Mitchell has also been a lightning rod for personal fouls -#8212; something that will surprise no one who watched him play in Oakland, where he was always considered the most likely candidate to hit a guy just after the whistle or get in an on-field jawing match with an opponent. After the NFL fined Mitchell for taunting St. Louis' Sam Bradford on a play in which the quarterback was injured in Week 7 -#8212; Mitchell's fifth fine of the season, by his own reckoning -#8212; he suggested the league targets certain players and opined that the fine money goes "right in Roger's pocket."

That would be NFL commissioner Roger Goodell, kind of a big deal as enemies go.

Mitchell concedes that he plays the game with passion, but insists he has learned when to toe the line.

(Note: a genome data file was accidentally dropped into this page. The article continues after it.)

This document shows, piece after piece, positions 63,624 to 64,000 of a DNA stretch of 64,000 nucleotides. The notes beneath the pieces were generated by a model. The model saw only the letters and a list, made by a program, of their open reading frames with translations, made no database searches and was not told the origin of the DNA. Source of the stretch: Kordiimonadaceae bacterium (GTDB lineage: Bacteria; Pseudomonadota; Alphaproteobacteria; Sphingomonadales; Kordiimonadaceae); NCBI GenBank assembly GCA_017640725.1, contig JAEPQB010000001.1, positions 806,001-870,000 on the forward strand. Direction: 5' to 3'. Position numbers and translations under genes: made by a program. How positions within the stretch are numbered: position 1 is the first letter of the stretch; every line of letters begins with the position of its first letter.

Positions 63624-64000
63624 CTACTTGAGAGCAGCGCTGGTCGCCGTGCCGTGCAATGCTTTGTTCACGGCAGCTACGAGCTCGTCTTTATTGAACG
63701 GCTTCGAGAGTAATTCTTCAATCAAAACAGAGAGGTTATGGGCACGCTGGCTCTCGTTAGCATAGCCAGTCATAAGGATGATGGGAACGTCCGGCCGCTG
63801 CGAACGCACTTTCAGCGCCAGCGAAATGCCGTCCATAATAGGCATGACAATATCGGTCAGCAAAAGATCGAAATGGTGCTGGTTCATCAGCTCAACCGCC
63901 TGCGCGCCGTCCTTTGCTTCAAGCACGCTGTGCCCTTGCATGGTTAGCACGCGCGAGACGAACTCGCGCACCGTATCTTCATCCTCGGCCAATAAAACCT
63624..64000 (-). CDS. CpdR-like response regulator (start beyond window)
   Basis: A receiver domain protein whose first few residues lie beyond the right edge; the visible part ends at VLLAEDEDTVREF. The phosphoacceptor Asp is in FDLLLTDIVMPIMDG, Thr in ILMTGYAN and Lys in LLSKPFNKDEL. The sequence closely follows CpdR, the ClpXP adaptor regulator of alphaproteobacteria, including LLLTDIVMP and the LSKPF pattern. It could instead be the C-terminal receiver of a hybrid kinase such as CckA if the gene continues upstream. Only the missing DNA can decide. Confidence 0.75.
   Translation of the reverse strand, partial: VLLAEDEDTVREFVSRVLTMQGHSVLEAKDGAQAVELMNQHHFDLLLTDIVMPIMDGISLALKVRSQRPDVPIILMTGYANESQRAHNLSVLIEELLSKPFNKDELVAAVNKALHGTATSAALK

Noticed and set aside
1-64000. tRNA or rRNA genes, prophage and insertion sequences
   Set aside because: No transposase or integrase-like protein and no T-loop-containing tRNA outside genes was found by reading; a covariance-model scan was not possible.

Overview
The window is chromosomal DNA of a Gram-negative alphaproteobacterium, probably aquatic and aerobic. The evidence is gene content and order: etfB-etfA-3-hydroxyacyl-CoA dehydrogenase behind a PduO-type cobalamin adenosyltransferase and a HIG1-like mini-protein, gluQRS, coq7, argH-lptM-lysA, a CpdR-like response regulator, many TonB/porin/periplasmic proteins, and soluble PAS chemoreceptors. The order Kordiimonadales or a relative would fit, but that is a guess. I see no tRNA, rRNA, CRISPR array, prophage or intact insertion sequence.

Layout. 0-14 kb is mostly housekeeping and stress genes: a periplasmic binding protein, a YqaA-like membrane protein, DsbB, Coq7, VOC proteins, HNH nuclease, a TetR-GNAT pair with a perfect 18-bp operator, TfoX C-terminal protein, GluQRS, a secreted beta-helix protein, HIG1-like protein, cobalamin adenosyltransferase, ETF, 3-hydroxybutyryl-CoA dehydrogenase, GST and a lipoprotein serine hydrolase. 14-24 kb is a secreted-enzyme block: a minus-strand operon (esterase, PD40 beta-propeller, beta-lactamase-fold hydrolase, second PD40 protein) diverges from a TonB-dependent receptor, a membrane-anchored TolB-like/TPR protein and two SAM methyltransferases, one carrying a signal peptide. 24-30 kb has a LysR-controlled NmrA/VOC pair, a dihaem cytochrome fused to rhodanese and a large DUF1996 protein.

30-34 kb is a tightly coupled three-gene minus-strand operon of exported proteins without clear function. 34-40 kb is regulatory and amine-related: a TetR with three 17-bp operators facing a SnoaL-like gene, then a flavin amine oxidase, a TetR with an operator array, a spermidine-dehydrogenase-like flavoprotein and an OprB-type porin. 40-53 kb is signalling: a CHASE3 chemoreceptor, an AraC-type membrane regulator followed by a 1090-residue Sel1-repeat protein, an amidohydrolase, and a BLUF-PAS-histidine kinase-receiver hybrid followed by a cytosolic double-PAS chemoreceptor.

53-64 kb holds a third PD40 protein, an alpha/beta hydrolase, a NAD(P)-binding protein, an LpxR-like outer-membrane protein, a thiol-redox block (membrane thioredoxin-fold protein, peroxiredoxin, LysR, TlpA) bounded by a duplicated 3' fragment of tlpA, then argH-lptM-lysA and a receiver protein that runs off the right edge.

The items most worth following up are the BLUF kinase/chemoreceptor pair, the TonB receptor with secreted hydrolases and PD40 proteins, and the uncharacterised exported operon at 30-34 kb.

"I'm still a young man, but there's things you do when you're younger," said Mitchell, 26. "You're more emotional. Whereas now, I'm really aware that it's bigger than me. There's 52 other guys, and coaches, that I gotta be concerned about. ... I might make an aggressive penalty, but I don't make emotional penalties anymore."

And he isn't about to take shots at the Raiders. Despite his unhappiness at not starting in Oakland, Mitchell remains grateful for the opportunity the organization gave him.

"The Davis family, Al Davis and even Mark, I'm very loyal to that family," he said. "Me and Mark had a great relationship, even after Mr. Al Davis passed away. I'd always talk to him before games. I got to know Mr. Davis really well when he drafted me. So there's a lot of positive vibes, and I'll always have those vibes for that organization, because those two men were really big in changing my family's life. They drafted me in the second round and paid me like a second-round player."

Now Mitchell is playing more like a first-rounder, proving that second chances are real in the NFL.

You can reach Staff Writer Phil Barber at 521-5263 or phil.barber@pressdemocrat.com.